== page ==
Submitted by Joe Smith
The 2022-2023 season of the “Chemistry is pHun” outreach program sponsored by the St. Louis Section of the American Chemical Society was wrapped up in March. Thanks to facilitation by Partners in Education in the Rockwood School District, a non-profit that does the substantial work of interfacing with schools on schedules and room reservations, we were able to complete 19 separate school visits and give 37 presentations attended by a total of 1251 2nd- and 5th-grade students.
Presentations to both grades began by discussing the diversity of career activities carried out by STEM professionals, including chemists. Safety was emphasized by having all presentation participants wear eye protection and urging students to get grown-up assistance before experimenting at home.
Second graders attend a presentation entitled “Observing States of Matter” that focuses on matter in the states of solids, liquids, gases, and plasmas and the role of energy transfer and chemical reaction in causing state changes. Demonstrations with hand warmers and the “collapsing can experiment” illustrate heat energy’s role in state changes. The presentation concluded with a hands-on demonstration where each student transformed liquids into a solid by reacting Elmer’s glue with borax solution.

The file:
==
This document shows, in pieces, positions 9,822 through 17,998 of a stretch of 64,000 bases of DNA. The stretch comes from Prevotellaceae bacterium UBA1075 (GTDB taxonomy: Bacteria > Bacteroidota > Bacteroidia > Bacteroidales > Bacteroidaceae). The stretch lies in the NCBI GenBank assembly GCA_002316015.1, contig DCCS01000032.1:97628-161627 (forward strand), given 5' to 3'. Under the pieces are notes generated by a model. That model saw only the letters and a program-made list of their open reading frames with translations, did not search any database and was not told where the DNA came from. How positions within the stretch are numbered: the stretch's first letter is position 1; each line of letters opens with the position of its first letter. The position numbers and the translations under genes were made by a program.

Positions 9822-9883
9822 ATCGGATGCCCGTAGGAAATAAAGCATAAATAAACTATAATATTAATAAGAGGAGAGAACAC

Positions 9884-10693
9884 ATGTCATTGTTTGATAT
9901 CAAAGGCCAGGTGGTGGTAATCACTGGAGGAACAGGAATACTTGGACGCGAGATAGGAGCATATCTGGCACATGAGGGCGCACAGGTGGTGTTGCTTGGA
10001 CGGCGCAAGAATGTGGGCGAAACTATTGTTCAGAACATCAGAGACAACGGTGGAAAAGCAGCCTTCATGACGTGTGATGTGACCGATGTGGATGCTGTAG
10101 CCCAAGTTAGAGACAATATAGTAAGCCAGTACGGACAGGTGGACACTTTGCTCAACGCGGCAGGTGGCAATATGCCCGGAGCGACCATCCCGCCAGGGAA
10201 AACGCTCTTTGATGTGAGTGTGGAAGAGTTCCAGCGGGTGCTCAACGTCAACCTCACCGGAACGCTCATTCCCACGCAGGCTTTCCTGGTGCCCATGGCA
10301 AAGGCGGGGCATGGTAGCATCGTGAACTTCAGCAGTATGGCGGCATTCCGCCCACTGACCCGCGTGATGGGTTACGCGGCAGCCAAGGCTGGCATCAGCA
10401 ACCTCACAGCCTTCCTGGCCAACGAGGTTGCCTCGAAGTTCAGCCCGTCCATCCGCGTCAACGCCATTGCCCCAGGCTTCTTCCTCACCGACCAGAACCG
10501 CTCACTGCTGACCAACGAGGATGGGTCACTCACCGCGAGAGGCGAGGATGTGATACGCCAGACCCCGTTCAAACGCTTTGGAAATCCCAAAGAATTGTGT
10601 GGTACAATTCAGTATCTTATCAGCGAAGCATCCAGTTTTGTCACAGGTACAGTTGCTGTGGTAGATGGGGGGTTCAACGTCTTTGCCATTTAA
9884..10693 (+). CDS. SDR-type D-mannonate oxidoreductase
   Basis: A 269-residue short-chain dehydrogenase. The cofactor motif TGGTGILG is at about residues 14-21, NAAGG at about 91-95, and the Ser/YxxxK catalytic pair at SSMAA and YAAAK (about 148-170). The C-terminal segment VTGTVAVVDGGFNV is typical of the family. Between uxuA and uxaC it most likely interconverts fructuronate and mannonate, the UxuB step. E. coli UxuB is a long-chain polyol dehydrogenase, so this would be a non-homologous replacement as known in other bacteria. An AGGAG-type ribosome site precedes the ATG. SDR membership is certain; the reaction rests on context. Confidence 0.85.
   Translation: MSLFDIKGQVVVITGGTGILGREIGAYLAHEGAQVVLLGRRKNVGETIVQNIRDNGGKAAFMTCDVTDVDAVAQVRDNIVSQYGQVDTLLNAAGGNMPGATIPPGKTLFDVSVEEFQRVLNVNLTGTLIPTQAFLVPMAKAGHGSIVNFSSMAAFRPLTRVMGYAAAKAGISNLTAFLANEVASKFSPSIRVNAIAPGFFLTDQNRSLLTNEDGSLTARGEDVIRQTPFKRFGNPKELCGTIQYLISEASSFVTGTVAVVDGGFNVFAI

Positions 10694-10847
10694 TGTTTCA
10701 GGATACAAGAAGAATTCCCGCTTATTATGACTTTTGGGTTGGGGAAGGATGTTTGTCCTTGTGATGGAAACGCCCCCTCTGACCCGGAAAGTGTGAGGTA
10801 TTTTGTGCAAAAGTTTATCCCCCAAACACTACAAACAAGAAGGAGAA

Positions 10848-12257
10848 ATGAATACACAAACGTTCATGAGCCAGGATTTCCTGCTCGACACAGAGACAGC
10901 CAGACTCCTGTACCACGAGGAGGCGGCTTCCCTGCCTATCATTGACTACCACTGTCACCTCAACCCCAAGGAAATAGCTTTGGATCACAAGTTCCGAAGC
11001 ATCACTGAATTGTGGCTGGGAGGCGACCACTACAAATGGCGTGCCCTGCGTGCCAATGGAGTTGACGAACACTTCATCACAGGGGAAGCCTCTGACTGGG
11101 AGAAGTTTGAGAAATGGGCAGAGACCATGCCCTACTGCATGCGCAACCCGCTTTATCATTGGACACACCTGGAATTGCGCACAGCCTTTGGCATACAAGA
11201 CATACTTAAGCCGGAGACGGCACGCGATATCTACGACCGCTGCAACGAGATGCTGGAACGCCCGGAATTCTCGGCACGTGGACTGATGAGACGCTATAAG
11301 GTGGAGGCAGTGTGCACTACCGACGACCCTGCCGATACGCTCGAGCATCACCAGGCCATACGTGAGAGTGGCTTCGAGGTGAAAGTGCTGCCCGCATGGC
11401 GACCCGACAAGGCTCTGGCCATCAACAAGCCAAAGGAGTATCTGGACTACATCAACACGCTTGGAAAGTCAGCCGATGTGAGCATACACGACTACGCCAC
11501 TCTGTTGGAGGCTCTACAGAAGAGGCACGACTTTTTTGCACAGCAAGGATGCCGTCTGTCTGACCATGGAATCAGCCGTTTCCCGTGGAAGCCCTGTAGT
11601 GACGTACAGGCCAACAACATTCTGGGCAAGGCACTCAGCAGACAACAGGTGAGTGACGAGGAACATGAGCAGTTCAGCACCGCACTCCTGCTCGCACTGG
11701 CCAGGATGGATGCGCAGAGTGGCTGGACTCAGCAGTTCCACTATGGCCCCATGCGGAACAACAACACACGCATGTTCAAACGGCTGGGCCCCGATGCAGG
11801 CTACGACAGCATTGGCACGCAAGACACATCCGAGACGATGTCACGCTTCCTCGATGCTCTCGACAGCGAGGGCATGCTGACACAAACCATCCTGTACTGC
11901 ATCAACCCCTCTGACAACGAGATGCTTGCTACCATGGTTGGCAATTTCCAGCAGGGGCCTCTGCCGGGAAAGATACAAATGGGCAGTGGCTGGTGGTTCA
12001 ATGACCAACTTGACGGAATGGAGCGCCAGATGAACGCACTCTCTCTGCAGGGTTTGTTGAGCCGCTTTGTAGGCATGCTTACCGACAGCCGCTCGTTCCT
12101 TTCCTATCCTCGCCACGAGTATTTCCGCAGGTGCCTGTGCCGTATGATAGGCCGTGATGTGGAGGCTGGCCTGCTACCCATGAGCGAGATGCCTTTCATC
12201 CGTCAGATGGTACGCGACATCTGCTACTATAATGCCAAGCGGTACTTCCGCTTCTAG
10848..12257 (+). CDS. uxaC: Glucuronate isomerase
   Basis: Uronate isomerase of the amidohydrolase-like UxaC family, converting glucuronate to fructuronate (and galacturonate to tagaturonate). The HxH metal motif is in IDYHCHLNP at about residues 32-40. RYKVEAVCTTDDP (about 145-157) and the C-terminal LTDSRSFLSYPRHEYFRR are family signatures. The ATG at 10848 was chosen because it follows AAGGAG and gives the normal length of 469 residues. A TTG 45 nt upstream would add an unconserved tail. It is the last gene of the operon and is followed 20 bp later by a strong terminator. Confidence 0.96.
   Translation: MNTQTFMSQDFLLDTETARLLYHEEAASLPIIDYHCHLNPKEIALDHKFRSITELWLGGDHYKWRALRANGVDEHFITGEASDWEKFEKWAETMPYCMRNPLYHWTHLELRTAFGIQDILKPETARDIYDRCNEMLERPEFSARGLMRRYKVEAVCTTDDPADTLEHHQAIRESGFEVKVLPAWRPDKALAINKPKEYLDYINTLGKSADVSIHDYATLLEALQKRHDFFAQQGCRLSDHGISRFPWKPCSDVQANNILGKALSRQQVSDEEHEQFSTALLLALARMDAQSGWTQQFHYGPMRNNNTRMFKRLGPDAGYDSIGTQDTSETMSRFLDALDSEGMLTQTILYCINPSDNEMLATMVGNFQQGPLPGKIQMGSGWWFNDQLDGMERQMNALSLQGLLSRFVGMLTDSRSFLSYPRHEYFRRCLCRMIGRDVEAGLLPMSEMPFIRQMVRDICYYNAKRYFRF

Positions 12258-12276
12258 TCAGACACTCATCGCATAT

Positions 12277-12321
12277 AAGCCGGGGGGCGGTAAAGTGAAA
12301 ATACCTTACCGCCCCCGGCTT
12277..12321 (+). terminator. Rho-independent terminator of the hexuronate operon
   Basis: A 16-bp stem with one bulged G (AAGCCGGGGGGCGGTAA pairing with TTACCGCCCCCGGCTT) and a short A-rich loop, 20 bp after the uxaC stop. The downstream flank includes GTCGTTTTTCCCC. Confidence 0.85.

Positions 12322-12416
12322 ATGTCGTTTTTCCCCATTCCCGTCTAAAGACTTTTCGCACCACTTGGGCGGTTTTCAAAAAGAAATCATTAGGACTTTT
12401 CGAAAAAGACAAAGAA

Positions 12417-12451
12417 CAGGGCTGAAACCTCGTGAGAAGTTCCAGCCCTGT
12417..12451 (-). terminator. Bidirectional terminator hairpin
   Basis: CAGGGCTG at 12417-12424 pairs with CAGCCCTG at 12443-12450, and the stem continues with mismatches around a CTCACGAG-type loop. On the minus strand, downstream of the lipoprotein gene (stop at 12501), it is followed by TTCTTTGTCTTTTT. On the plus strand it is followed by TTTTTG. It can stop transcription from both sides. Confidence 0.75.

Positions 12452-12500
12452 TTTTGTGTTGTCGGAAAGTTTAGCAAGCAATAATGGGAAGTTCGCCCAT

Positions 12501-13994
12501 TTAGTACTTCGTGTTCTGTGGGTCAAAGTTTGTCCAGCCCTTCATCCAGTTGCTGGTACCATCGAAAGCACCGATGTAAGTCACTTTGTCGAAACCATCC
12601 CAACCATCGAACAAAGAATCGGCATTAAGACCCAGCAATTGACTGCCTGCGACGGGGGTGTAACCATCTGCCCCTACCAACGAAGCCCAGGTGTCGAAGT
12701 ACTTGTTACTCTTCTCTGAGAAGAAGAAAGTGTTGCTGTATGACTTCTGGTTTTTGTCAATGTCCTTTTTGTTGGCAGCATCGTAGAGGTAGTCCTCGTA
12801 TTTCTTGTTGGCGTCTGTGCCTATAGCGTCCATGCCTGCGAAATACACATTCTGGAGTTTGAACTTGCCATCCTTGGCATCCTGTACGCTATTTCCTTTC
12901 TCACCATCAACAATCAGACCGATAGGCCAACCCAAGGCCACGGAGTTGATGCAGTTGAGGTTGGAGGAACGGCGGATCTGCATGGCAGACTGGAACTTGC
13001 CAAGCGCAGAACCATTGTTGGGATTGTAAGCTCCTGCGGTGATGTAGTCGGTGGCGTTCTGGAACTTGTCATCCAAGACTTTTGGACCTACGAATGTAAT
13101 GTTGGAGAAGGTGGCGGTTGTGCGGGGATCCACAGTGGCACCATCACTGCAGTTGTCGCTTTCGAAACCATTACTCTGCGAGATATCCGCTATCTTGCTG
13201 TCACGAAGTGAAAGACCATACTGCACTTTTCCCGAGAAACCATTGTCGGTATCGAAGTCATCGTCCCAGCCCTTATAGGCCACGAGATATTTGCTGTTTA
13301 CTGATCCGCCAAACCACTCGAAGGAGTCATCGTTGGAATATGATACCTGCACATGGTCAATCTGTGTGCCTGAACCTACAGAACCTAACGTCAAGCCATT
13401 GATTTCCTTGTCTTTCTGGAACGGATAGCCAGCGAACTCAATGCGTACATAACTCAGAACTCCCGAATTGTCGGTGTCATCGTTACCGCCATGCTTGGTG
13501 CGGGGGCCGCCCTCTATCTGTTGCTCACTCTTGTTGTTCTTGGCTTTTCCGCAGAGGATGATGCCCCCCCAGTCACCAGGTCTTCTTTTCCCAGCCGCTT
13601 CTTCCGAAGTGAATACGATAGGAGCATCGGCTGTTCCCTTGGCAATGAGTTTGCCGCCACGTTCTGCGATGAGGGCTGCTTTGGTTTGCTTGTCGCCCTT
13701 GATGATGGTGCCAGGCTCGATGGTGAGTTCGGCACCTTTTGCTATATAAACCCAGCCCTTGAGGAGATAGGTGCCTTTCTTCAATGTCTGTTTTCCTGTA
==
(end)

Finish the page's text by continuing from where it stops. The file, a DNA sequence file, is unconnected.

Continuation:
Fifth graders experience a “Transforming Matter” presentation that introduces the concept of chemical reactions as transformations of reactants into products. A combustion reaction demonstration illustrates how reactants can turn into products accompanied by a release of energy. Discussing acid-base reactions, demonstrated with the help of red cabbage juice indicator, leads to exploring the acidity of fluids encountered in daily life. A discussion of the pH scale ties in well with math class, where students are learning about exponents. Methods of controlling chemical reactions, such as removing a reactant or reducing temperature, are discussed in the context of extinguishing fires and the use of refrigeration to slow down food spoilage. This presentation also concluded with a hands-on demonstration where each student transforms liquids into a solid by reacting Elmer’s glue with borax solution.
Giving these presentations is a gratifying activity for Chemistry is pHun coordinator Joe Smith. Students ask a wide variety of questions, ranging from the routine (“Is something going to explode?” or “How many years did you go to school?”) to the profound, such as “How do you invent things?” and “How does matter form?”. Giving these presentations is an opportunity for retired professionals to introduce the idea of a STEM career to students in their formative years. If you are interested in participating in future programs, contact Joe at firstname.lastname@example.org.